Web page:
So you want to run a bug bounty program…
First off, congratulations! You’re on the cutting-edge of security and are in good company, surrounded by giants such as Google and Facebook who've run their own programs for years, as well as other innovators like Tesla , Pinterest, and Dropbox. Chances are, if you're considering starting your own program, you've started to think about what you want to test, and even what you might offer for rewards. Stop! Before you even start taking those steps, consider step zero.
We recently put out a guide that helps organizations set up clear and thorough bounty briefs for more successful programs. We also recently spoke at BSides Austin about how to set up and run a bounty program for maximum success. One thing that has come to our attention since, is the importance of 'step zero.' Before even considering the scope or the desired goals of running a bounty program, you should ask yourself a basic question...
'Does my organization have the necessary resources and visibility to run a bounty program?'
1. You need warm bodies (or at least one)
Running a bounty program requires consistent, if not constant, attention, and to be successful it cannot be left on the back burner and then forgotten.
Our bug bounty management platform, Crowdcontrol, makes it easier, but to give your program the attention it needs to succeed, you should have, at the bare minimum, at least one security expert who can dedicate a substantial portion of their time to own it. Adding 'run the bug bounty program' to an already overworked, overloaded security professional will almost guarantee dissatisfaction with bug hunters working on your program (slow response times, poor communication, etc). If you don’t have someone who can dedicate sufficient time, you’ll either need to hire them, or if you're with Bugcrowd, enlist our professional services to enable your team's success.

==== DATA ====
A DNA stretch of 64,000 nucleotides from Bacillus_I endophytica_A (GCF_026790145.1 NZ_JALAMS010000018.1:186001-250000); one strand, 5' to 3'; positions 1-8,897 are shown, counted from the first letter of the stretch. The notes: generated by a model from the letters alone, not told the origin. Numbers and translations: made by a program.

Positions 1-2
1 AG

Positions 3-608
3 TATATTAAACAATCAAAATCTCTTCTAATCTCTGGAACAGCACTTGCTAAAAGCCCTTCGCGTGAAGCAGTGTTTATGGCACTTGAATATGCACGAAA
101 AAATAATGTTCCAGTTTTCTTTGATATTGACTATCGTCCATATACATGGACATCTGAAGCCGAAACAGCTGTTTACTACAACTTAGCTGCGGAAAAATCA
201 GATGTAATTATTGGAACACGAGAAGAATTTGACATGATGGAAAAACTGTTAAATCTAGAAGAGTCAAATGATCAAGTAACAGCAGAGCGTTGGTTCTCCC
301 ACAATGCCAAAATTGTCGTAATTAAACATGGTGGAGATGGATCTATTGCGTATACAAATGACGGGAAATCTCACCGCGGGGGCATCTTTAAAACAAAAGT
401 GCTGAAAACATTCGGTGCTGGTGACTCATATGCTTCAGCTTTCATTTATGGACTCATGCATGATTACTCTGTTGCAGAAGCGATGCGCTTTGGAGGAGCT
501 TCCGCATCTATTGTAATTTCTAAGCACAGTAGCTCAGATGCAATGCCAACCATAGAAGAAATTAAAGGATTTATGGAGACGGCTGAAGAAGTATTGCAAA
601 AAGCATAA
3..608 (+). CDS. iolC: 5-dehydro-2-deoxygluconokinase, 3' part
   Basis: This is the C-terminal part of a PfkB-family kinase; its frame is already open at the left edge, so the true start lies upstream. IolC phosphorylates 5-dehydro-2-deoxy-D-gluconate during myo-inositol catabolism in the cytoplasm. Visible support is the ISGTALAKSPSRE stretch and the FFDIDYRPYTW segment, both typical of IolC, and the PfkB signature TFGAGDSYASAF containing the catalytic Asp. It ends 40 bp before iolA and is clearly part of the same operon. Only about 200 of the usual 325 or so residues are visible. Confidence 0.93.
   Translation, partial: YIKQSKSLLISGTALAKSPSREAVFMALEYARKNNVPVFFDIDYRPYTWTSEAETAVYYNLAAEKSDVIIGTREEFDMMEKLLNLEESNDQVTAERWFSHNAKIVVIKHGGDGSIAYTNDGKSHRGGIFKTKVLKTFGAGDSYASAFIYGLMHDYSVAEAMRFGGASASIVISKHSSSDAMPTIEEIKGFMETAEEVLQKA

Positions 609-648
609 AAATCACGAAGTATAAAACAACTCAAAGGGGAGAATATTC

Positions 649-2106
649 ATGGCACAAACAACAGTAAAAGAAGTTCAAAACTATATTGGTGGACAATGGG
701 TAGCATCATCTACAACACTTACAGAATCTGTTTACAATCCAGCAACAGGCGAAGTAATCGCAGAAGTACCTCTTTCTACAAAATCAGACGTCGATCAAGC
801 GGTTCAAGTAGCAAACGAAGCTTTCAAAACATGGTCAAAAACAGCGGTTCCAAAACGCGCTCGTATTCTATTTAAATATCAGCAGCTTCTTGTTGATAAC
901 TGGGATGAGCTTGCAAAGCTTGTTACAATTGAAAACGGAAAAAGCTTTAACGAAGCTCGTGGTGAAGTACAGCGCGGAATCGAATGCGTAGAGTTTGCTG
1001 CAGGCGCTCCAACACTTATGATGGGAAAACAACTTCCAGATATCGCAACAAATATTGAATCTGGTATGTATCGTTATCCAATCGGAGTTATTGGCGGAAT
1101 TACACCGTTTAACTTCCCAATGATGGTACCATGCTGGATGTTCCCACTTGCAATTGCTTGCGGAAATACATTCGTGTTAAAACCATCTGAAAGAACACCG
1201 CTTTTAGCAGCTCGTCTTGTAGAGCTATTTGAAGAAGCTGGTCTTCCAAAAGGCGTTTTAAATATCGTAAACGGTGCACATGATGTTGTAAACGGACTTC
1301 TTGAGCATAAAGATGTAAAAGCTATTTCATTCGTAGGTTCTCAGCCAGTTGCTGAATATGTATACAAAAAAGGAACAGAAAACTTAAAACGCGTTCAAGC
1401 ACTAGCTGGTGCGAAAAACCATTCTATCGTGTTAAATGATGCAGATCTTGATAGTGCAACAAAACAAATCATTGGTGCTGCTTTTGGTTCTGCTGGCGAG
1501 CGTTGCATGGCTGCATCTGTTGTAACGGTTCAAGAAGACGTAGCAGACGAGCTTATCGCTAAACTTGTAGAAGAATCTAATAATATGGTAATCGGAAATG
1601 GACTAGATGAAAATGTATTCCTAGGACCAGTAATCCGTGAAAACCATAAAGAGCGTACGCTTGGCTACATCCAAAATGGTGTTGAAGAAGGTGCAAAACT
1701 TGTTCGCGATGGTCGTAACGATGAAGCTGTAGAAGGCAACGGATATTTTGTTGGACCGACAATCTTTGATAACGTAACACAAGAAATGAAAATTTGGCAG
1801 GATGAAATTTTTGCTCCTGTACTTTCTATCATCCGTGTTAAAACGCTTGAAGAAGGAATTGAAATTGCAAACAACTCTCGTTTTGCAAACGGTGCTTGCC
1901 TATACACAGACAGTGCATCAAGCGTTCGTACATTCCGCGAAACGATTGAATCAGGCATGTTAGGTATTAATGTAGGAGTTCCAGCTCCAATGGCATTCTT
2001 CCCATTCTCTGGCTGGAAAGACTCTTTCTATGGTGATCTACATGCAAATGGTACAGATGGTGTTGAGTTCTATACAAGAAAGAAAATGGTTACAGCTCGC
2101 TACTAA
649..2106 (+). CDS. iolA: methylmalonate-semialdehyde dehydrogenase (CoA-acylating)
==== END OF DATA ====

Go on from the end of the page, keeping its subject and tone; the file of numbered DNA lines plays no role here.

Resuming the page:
Remember - running a bug bounty program is not the same as turning on a generic scanner whose results can be ignored until there’s time to address them, or a penetration test which delivers results on a predetermined date. Neglecting researcher submissions will do you no favors, and will undermine the potential success of your program.
2. Make sure you have visibility throughout your organization
Furthermore, know that running a bounty program doesn’t just stop at that one person. It’s also critical that the entire organization is aware of the bounty program, and policies are in place across departments.
First and foremost, you should have processes in place to ensure the timely processing and remediation of found issues, as well as prioritization guidelines over existing work (for instance, what happens when the first P1 comes in, etc). This will likely require working directly with multiple project owners, developers, and so on. And while it's most important that the technical folks are well informed and directed (don't forget to make sure your incident response team is aware, so they don't get 3am alerts, thinking that they're actually getting hacked), it’s also important that you understand the extent to which this will affect other departments. For example, marketing or sales folks should be aware of testing on public website forms, customer service folks should be prepared to field related questions, etc.
Undoubtedly, there will be a learning process to all of this, but by at least being aware, and addressing as much as you can prior to launch, you can spare yourself more than a few headaches and some last minute scrambling.
3. Know your attack surface
Lastly, before beginning a bug bounty program, and as you’re working towards taking it live, it is crucial to know your attack surface. It may sound unnecessary to call out, and should go without saying, but we cannot stress this enough. If you haven't done so already, doing an extensive audit of your apps and libraries will help you understand where and how you're vulnerable, and what is important to your business. That understanding will then help you plan for what you'll include and exclude from testing - ensuring more submissions are valuable to your organization.
Knowing and articulating your targets by clearly defining what is 'in scope' and 'out of scope', is the key to a successful program, as it will help focus researchers' testing efforts, and prevent incoming submissions on targets you forgot existed or don't want tested.
Once you have taken all these considerations into account, we recommend learning more about what it takes to write a successful bounty brief including guidelines around scope, exclusions, rewards and more. Read our Anatomy of a Bounty Brief for additional information.